Threat Analysis Unit

TigerRAT – Advanced Adversaries on the Prowl

This article was written by Scott Knight


On September 5th, 2021, the Korea Internet & Security Agency (KISA) released a report on a new threat they dubbed TigerRAT. The newly found malware shares similarities with malware previously reported by Kaspersky and Malwarebytes. Kaspersky has previously attributed those malware samples to Andariel, a threat actor group the Korean Financial Security Institute has identified as being a sub-group of Lazarus. TigerRAT appears to have been used from late 2020 onwards.

VMware’s Threat Analysis Unit identifies TigerRAT as a payload associated with broader campaign of attacks against target enterprises. The TigerRAT payload capability includes the ability to manipulate files, execute remote commands, log keystrokes and remotely view and control the screen. TigerRAT may be blocked by VMware Carbon Black (see Figure 8).

Notably this malware, and the overall attack, originates from a loader application that utilizes a unique approach to storing the payload. Within the TigerRAT sample, configuration data for Command and Control (C2) communications is stored encrypted within the malware, and communications with the C2 server are customized to appear like HTTP web traffic.

VMware’s Threat Analysis Unit performed a deep analysis of the TigerRAT malware to document its internal operations for comparison to other malware families in the wild.

When considering how TigerRAT may be used in the wild, defenders should recognize that the TigerRAT malware will be used by attackers as part of a broader campaign of attacks and that along the kill-chain, a wide variety of other malware types and attack techniques are also likely to be used. This is a key point when evaluating how such campaigns can be detected and disrupted.


Loader structure

In the case of sample , the TigerRAT payload data is stored in a section named “data”. The payload structure is a 4-byte size, a 16-byte key, and then base64 encoded data. The size is the total length of the base64 data.

4 bytes 16 bytes NN bytes
Size of base64 encoded data (NN) Decryption key base64 encoded data


The screenshot below (Figure 1) shows the size in red, the decryption key in green, and the base64 data in blue.

Figure 1: Loader

Loader function

The Loader’s purpose is to decrypt the final TigerRAT payload and execute it in memory. The data is loaded, base64 decoded and then the 16-byte key is used to decrypt the data with a simple XOR. The decoded payload is a PE file and after decrypting the loader will jump to the entry point.

Variance of loaders in the wild

The loader sample Malwarebytes reported on had almost identical code to that analyzed here, with the notable difference being that the base64 data was stored as overlay data after all the regular PE data. The embedded payload in the Malware bytes sample also differed. Refer to the Malwarebytes post for additional detail.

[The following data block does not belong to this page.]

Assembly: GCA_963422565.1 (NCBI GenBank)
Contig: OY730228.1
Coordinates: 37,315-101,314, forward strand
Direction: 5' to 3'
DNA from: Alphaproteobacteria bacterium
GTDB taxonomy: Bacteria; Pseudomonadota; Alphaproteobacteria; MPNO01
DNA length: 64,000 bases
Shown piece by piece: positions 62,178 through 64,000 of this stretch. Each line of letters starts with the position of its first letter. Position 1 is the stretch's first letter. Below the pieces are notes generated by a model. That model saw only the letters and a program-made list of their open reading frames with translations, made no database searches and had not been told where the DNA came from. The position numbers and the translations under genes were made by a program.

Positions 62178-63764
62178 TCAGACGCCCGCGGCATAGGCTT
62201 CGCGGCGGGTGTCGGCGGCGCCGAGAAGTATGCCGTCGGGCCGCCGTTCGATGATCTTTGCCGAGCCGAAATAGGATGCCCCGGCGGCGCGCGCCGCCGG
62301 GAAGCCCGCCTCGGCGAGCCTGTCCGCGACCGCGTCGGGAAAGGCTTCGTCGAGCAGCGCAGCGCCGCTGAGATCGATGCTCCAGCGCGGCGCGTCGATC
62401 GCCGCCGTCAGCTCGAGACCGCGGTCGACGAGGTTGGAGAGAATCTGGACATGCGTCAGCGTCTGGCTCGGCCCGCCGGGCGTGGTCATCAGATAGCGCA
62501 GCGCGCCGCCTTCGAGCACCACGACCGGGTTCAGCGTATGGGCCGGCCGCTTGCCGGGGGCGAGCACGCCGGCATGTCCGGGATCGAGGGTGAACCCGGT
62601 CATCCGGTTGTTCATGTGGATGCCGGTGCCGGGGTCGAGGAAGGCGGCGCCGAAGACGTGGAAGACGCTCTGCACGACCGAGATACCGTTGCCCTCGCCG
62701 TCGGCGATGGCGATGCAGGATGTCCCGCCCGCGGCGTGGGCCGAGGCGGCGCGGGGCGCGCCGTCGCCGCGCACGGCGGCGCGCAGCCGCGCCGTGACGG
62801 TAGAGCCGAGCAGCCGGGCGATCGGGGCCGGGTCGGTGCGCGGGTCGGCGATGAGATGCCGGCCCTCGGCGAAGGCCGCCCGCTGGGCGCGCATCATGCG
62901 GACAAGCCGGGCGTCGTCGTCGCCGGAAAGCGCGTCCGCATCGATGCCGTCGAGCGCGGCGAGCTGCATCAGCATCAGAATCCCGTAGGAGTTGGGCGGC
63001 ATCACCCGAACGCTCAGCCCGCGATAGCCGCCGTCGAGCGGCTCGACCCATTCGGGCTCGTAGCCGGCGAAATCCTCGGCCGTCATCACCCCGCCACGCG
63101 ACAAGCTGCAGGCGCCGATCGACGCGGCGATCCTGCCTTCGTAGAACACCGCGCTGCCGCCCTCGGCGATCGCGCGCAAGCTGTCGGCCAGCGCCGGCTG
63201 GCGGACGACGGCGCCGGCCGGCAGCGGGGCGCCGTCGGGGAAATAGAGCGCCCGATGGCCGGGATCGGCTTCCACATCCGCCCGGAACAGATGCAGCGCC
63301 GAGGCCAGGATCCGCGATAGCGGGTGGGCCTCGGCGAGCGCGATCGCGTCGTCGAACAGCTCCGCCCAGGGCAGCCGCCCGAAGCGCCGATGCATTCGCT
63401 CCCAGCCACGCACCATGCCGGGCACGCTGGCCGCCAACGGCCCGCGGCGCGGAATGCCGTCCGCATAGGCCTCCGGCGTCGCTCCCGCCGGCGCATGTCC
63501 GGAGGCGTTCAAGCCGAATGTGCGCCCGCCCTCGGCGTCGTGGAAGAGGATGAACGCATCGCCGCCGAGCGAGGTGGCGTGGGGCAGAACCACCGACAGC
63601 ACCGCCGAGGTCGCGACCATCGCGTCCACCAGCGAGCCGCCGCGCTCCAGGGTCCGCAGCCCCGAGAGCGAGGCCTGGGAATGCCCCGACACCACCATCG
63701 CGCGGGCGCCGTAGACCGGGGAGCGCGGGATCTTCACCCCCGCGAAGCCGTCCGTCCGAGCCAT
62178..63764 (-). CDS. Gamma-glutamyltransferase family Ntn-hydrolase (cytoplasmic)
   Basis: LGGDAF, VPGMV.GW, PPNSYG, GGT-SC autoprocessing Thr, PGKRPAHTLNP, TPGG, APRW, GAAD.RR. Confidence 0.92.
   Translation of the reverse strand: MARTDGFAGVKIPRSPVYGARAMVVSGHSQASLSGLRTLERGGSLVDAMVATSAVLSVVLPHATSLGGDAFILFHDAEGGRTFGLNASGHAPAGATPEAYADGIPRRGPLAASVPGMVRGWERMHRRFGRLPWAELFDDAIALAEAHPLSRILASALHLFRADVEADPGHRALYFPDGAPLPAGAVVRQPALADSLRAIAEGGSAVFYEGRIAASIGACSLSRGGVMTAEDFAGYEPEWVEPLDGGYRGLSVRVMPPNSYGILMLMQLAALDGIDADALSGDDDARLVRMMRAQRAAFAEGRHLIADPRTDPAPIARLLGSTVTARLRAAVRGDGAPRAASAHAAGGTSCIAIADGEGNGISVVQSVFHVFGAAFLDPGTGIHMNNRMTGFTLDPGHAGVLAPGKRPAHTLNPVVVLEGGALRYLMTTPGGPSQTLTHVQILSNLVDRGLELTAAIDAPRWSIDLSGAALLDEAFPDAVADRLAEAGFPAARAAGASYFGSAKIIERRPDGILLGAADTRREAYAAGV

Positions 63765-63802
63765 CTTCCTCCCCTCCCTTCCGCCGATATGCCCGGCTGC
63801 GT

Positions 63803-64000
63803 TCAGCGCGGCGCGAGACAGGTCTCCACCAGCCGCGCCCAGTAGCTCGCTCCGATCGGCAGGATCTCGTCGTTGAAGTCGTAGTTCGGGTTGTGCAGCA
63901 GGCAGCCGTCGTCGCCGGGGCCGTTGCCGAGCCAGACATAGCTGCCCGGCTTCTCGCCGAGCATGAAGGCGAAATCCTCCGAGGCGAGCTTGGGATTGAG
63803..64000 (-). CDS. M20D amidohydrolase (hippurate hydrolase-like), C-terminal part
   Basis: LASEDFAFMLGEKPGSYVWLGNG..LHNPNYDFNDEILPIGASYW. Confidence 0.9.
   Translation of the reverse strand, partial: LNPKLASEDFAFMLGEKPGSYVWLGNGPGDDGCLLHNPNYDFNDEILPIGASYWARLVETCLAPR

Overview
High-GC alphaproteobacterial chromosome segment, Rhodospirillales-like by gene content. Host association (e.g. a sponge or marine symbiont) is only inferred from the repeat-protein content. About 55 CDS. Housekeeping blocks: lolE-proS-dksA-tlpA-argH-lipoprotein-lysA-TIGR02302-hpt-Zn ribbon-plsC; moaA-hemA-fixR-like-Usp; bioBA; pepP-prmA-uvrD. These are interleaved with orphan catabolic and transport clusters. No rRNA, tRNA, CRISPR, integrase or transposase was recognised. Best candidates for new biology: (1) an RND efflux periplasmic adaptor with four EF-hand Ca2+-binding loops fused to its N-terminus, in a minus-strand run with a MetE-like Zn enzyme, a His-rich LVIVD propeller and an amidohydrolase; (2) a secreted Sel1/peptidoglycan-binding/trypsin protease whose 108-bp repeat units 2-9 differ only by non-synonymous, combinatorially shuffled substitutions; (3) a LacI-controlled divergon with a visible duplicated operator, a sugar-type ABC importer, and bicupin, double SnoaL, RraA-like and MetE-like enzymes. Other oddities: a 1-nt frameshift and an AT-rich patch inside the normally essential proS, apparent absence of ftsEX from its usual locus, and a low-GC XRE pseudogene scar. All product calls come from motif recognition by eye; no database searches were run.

The embedded PE is referred to as TigerRAT by the KISA report. A handful of different samples were found with compilation dates ranging from the end of 2020 to the beginning of 2021, with the only notable differences between different samples being the encrypted C2 information, and the DES/RC4 keys used for encryption and decryption.

The malware is written in C++ and makes use of only a handful of classes. At startup, a main class is created with references to the classes below.


Class name Description
ProtocolTcpPure Performs all the communication with the C2 server.
CryptorDES Used to decrypt encrypted strings and data in the program.
CryptorRC4 Used to encrypt information sent to the C2 server and decrypt received commands.
IDGeneratorAdapter Creates a unique ID for the victim machine used during C2 communication initialization.
ModuleUpdate Handles C2 commands related to shutting down and self-deletion.
ModuleInformation Handles C2 commands related to gathering victim machine information.
ModuleShell Handles C2 commands related to executing commands.
ModuleFileManager Handles C2 commands related to file manipulation and upload and download of files from the victim machine.
ModuleKeyLogger Handles C2 commands related to starting and stopping keylogging functionality.
ModuleSocksTunnel Handles C2 commands related to starting and stopping a socks tunnel.
ModuleScreenCapture Handles C2 commands related to remote screen capturing and keyboard event injection.
ModulePortForwarder Handles C2 commands related to starting and stopping port forwarding.

Table 1: TigerRAT classes

All of the Module classes inherit from a common base class and the main class stores an array of Module instances that are used during C2 communication. The code makes heavy use of threading when running actions based on C2 commands.

C2 Communication

During the main class initialization, the C2 IP addresses are decrypted using the CryptorDES class and stored in the main class. When that initialization is finished, the malware then attempts to initiate the network connection to the C2 server. The malware first tries to connect to one of the decrypted C2 IP addresses on port 443 and then performs a handshake with the C2 server. The malware starts by sending HTTP 1.1 /index.php?member=sbi2009 SSL3.3.7\x00 and then the C2 server responds with HTTP 1.1 200 OK SSL2.1\x00.

Following a successful initial handshake, the malware sends a 16-byte hash of the RC4 key being used and expects to get back a hardcoded 7-byte value. In the case of all currently found samples, the malware expects the 7-byte value “xPPygOn”.

The handshake process can be seen from the perspective of the C2 server by running a mockc2 TigerRAT server (Figure 2).

mockc2> debug on
[+] Debug output on
mockc2> listener start tigerrat 443
[DEBUG] Server listening
[i] connection from x.x.x.x:55067
[DEBUG] received00000000  48 54 54 50 20 31 2e 31  20 2f 69 6e 64 65 78 2e  |HTTP 1.1 /index.|
00000010  70 68 70 3f 6d 65 6d 62  65 72 3d 73 62 69 32 30  |php?member=sbi20|
00000020  30 39 20 53 53 4c 33 2e  33 2e 37 00              |09 SSL3.3.7.|
[DEBUG] sent
00000000  48 54 54 50 20 31 2e 31  20 32 30 30 20 4f 4b 20  |HTTP 1.1 200 OK |
00000010  53 53 4c 32 2e 31 00                              |SSL2.1.|
[DEBUG] received
00000000  f2 7c 29 1f a5 75 fa 20  23 f7 7b 5b fa 5b e1 4a  |.|)..u. #.{[.[.J|
00000010  00                                                |.|
[DEBUG] sent
00000000  78 50 50 79 67 4f 6e 00                           |xPPygOn.|

Figure 2: TigerRAT handshake